We go to the market in the morning look for a ‘bemo’ (the minivan/bus system that operates as public transportation all over Indonesia). The public market is a de facto bus terminal, and we’re quickly able to secure a car and driver for the day. It’s nice to be in a country where this is readily affordable- split between three boats, it’s downright cheap- we’ll end up spending about $10 each for our day of being driven around.
Our first stop is a large cave where thousands of Japanese soldiers hid during World War II.
WWII artifacts are strewn around the grounds of the museum
It eventually became their tomb, when allied forces attacked the site. We’re caught in a squall during our visit, and lightning into the caves adds a spectacularly eerie touch. I decide to wait until after we exit to point out how close the bats were swooping to the children’s heads. Creepy. It’s impossible not to think about the lives that ended here- the cave opens up with a gaping hole above, where allies bombed and killed all within.
The family who has the cave on their land has built a small museum. Spread all around the lawn are bombs (unexploded?!) and shells by the dozen. The shell of an old car rusts next to a stack of equally aged fuel drums- there’s even a partial airplane fuselage.
Inside the closet-sized museum (truly, we can just fit in a few bodies and turn around) is an astonishing collection of artifacts. Everything from belt buckles to award medals, knives, guns, watches, glass ampoules (of what?), and Japanese currency- to a hanging rod of original uniforms. There are even a few swords, the brutal reminder of an execution method of choice.
Niall has become very well informed on WWII, reading everything he can get his hands on since we left Australia. The wrecks in PNG fed his interest, but these small relics are entirely different category than what we’ve seen to date. He’s so excited, he runs around photographing it all for memory- that's one of his photos above.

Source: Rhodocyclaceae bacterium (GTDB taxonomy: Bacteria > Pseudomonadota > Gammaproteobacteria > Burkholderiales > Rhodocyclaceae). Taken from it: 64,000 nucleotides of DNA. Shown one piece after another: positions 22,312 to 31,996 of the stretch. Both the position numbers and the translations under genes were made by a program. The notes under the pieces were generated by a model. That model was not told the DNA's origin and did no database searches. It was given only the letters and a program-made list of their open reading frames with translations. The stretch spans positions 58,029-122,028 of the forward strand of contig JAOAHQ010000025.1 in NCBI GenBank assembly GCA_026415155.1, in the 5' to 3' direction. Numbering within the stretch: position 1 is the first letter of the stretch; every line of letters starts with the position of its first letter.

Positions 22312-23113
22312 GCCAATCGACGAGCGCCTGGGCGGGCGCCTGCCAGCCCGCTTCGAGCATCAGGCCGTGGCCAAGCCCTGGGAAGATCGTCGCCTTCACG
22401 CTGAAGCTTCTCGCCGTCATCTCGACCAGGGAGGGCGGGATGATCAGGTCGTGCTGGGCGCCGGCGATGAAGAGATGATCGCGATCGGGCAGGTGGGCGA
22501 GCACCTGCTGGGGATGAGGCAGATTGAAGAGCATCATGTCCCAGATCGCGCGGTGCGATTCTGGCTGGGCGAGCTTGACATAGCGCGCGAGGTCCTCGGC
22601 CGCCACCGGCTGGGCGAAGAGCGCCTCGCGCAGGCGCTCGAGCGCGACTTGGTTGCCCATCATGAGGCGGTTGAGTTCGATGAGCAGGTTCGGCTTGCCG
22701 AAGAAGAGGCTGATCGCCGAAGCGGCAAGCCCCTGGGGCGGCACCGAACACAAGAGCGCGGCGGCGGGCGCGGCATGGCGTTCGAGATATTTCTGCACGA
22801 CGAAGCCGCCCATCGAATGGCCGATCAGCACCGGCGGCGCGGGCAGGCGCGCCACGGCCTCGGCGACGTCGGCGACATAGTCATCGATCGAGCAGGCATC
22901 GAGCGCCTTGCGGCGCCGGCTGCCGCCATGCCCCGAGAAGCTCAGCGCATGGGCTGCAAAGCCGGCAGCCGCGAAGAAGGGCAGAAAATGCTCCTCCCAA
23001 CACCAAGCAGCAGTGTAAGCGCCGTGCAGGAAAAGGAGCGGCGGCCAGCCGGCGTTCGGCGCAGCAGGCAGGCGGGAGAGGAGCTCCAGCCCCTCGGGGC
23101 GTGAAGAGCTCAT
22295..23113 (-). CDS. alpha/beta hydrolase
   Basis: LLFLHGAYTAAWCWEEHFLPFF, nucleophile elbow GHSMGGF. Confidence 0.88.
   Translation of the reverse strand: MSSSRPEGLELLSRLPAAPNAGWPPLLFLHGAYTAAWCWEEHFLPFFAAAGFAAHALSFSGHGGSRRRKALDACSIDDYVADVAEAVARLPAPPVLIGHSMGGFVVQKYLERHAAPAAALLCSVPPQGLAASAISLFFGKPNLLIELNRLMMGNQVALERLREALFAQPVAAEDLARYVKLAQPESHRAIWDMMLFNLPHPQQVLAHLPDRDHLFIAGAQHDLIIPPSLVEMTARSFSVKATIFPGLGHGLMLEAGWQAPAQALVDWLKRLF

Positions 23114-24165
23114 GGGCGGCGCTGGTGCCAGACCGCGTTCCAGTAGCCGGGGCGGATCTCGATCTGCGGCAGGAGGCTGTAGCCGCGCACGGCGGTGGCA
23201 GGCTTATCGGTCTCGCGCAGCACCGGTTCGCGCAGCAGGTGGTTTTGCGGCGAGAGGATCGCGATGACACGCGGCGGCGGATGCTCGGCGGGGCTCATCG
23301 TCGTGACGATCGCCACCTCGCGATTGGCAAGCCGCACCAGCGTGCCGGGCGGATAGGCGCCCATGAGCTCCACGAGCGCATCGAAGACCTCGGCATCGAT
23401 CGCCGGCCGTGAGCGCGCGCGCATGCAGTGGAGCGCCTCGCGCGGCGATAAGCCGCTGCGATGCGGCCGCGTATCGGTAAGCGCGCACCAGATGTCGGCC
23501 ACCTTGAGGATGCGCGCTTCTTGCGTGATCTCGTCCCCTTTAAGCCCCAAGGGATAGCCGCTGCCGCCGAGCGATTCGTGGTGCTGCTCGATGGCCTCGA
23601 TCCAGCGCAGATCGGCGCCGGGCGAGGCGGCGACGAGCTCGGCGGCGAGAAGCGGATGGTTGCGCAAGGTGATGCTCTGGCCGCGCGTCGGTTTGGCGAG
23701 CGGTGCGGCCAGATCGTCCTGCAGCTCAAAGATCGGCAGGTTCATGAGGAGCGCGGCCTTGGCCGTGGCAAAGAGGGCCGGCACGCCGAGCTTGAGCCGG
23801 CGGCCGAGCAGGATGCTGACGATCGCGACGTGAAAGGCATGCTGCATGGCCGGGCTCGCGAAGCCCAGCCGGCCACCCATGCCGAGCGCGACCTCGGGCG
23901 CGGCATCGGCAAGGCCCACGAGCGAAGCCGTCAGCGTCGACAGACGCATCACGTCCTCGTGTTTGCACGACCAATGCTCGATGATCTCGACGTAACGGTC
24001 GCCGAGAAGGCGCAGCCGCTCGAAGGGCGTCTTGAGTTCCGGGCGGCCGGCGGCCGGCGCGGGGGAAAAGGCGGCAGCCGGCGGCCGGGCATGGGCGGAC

The skies clear somewhat, and we head out to a bird park. The famous Bird of Paradise is endemic to this area, but tricky to see in the wild- we expect to settle for peek at the caged version.
Unfortunately, the park is closed. What happens next is completely typical. Instead of accepting defeat, our driver says he’s pretty sure the guy with the key is in the village just down the road. I have no idea if he really knows this or is just hoping, but we go trundling off and sure enough- 10 minutes later, we’ve found our keeper. He’s happy to jump on his motorbike and come back to the park to open it up for us.
I should have remembered how depressing zoos can be. The birds are segregated by species, and none of the cages seem quite big enough. They are stunning, to be sure. Ironically, the lone Bird of Paradise is the least interesting of the bunch. It doesn’t’ sport the famous tailfeathers, so really just looks like a fat white pigeon. We’re quickly getting munched by mosquitoes.
We head back into town, and I get a run at the grocery store. Our driver is a huge help. He comes with us, helps carry bags, and helps find things that I can’t locate. It’s the most efficient stock-up in a long time.
In an effort to promote hero status when we get back to the boat, we pick up dinner to bring back. I had found a street vendor selling on my first jaunt into town to track down the harbormaster after our arrival and am pretty sure this will be a slam dunk- and entertaining enough to hold the kids while we wait for them to be prepared.
Hungry kids are so patient waiting for their martabak treat!
Martabak is a pastry generally filled with a mixture of eggs, onions, and meat (street vendors usually make just one, but the storefront restaurants offer sweet and savory). The drama comes with the vendor takes his golf-ball sized lump of dough, then flattens and pushes and eventually spins it- picture pizza dough spinning- into a large, whisper thin sheet. It is lowered by one edge into a large flat wok, which the vendor folds as he goes, then pours in the egg-veggie-meat mixture until it’s a rectangular pillow around the savory filling within. Each one is cut into pieces and boxed to go. They are so nuclear, that even when we get to the boat and all collect on Nalukai for a sundowner and our martabak about half an hour later, they’re still very warm to the touch. Little savory pillows of Indonesian heaven- for about $2.50 each. We might have to go back tomorrow…